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Perfect Spheres – Mike Haselden

How to turn Perfect Spheres

If you want to turn geometrically perfect spheres, then make or buy a sphere turning jig. However, the commercially available jigs, good as they are, are not cheap. I fabricated a DIY one based on a David Springett design and although it worked well enough, it was slow, and the finish especially on open grain timbers was a little course.

Sphere turning jigs often cut by scraping, and even when fitted with a cup cutter the finish may not be as good as a bevel rubbing cut. We all know what makes a perfect cut.

However, there are other methods which will, with care, result in pretty good spheres. Probably the most common technique is the template system. A hole is cut into thin plywood ideally turned on the lathe to the required diameter, is then cut to a crescent, not quite a semicircle, which is then used as a guide over the revolving blank between centres. The sphere is then shaped until the template is a perfect fit over the top with two small remaining spigots where it is held between the centres. The big drawback with this method is the need to keep having to release the gauge, pick up the template, and offer it to the work piece, over and over again.

Taking a clue from the production turners finger jig, I came up with a similar equivalent for sphere turning. The system comprises a bracket attached to my lathe bench. The bracket has an adjustable arm which allows space for banjo movement. The adjustable arm is fitted to another hinged arm, onto which the template is fixed. It is important that the arm is adjusted so that the template falls exactly in line with the revolving centre. You will notice from the photos that on my lathe the bracket is fitted onto a rail screwed to the lathe bench. You must be a bit creative and engineer the best solution for your particular lathe. The jig template holder is angled to present a clear direct view of the work piece.

Equipment Required:

Jig with template, roughing gouge, parting tool, spindle gouge, Vernier callipers, revolving centre, small drive centre, (mine is a self-made steb type) cup chuck, push rod, abrasives and a suitable blank.

In use the blank is held between centres. The jig template arm must of course fall directly over the blank. The template arm at first is positioned clear of the revolving blank.

The blank is first rough turned and then carefully turned to the correct diameter to suite the template size. The template arm is then lowered to swing over the revolving work and then, gradually, the shaping proceeds.

The spigots at each end of the sphere can be turned really small. Three millimetres or less if you are careful and confident.

At this stage you would normally turn off the spigots with the work piece held between cup chuck and cup centre. However, if the spigots are turned down to as small as you dare, then trimming with a sharp blade and a little hand sanding will suffice.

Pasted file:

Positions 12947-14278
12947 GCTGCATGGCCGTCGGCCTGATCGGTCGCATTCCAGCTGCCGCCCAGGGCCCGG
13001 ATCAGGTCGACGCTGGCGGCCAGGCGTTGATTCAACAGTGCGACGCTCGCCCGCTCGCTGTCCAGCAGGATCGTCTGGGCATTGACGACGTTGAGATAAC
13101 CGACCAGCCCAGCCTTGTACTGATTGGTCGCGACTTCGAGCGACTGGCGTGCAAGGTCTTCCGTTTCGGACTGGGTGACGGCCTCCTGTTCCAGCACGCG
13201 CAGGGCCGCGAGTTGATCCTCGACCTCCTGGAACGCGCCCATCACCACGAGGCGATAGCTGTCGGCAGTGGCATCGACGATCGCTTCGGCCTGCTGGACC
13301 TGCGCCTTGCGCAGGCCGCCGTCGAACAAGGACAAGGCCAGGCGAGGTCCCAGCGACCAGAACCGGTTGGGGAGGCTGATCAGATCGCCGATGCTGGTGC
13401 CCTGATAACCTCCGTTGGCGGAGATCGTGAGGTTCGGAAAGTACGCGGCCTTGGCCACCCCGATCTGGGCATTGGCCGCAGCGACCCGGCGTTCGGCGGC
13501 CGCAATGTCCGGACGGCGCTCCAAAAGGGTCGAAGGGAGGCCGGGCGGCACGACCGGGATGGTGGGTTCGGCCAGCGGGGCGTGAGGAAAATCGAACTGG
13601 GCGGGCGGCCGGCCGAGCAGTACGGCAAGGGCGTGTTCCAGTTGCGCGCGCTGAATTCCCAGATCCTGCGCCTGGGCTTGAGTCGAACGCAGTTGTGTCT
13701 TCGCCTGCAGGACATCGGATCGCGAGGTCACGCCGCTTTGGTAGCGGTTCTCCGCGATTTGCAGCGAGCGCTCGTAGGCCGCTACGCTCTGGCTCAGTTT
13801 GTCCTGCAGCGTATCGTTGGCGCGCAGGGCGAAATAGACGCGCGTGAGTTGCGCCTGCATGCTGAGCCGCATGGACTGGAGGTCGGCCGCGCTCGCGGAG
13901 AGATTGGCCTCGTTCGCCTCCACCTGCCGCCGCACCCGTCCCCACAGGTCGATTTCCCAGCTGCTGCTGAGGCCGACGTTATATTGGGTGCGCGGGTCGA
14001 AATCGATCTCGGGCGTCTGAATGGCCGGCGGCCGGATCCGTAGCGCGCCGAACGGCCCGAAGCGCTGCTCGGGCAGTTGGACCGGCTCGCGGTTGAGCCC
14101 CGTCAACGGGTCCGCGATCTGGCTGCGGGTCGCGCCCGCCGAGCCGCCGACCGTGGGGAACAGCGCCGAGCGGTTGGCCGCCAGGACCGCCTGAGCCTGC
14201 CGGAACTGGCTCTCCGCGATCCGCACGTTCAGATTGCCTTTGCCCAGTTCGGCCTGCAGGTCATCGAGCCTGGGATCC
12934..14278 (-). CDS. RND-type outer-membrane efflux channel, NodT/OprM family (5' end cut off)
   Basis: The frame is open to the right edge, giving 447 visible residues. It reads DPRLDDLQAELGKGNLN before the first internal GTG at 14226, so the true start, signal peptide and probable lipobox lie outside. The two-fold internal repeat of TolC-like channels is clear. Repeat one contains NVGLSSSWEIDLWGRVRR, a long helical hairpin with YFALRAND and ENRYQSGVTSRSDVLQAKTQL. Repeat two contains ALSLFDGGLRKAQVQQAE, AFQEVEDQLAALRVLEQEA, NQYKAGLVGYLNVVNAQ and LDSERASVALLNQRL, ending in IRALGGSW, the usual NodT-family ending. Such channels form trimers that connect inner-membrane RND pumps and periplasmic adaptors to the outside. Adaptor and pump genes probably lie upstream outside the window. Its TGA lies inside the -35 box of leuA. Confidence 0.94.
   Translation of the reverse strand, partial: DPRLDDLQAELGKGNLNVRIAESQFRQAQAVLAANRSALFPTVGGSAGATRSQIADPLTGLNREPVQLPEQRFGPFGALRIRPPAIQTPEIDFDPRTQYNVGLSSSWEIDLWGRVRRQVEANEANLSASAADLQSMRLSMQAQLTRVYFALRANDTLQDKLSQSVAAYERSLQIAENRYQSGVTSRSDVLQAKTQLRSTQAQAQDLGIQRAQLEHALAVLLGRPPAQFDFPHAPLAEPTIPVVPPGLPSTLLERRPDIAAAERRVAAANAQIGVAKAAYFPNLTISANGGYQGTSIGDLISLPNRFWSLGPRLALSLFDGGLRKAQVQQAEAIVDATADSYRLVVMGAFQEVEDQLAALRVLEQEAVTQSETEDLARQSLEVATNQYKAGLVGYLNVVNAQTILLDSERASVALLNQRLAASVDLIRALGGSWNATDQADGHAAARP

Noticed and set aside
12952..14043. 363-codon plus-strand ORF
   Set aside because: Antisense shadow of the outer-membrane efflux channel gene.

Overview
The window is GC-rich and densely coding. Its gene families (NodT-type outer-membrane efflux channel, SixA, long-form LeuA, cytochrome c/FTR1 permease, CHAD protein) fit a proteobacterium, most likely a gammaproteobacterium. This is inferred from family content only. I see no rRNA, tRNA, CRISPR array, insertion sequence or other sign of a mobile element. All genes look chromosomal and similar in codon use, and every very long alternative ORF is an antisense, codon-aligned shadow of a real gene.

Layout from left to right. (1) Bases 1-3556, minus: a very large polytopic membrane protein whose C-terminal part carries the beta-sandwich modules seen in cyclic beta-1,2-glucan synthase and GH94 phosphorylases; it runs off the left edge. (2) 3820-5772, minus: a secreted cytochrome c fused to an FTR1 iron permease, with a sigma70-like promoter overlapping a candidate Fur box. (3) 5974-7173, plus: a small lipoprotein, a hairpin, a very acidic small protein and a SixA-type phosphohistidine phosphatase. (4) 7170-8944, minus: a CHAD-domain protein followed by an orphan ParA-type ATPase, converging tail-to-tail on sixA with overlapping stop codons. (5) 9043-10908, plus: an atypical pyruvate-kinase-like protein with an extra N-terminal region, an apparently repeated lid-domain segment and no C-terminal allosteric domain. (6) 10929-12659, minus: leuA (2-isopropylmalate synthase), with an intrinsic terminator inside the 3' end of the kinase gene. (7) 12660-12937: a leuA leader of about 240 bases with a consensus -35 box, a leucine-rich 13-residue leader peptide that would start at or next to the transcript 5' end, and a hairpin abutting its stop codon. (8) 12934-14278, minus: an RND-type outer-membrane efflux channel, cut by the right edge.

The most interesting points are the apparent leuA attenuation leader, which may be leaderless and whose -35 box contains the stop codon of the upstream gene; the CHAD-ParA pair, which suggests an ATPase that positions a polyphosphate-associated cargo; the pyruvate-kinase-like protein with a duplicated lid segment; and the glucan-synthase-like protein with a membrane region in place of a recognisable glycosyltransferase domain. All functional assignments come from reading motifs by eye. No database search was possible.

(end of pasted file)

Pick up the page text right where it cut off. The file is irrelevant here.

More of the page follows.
Full sanding down to 320 or 400 is the next stage. The sphere needs to be held on a good fitting cup chuck. However, sanding and relocating the sphere to cover the whole area can be a bit slow and tedious.

A quick way is to have a suitable push rod through the headstock with which to push and relocate the sphere in the cup chuck without stopping the lathe. Of course, the cup chuck will need a hole for the push rod. (photograph of the Cup-chuck, cut in half for illustration)

WARNING. The push rod left unattended with the lathe running would be dangerous because it is likely to swing out and fly out of control. I keep mine captive, but free to spin without the danger of a spinning missile in the workshop.

To avoid damage marks on the sphere I have glued a piece of cork to the end of the push rod.

I like the simplicity of this method, as it involves being ‘hands on’ with proper tooling techniques. If you are a beginner, try turning half a dozen spheres, by this method and I can guarantee your gouge skills will be improved. This method of sphere turning is probably not the most accurate, but nobody would know unless carefully checked with a micrometer.

Even a geometrically perfect jig-cut sphere will almost certainly distort a little in time. Well, it is wooden isn’t it?

One quick way to check the accuracy of your sphere is to roll it on a flat surface. If it rolls straight it is good. If it rolls with a wobble it is not so good.

You probably have many small off cuts of different species of wood, too small for most projects hiding in your workshop. Try turning a collection of say 30mm spheres.

So, there you have it, a good way to help you endure detention.  Happy turning and stay safe

Mike Haselden

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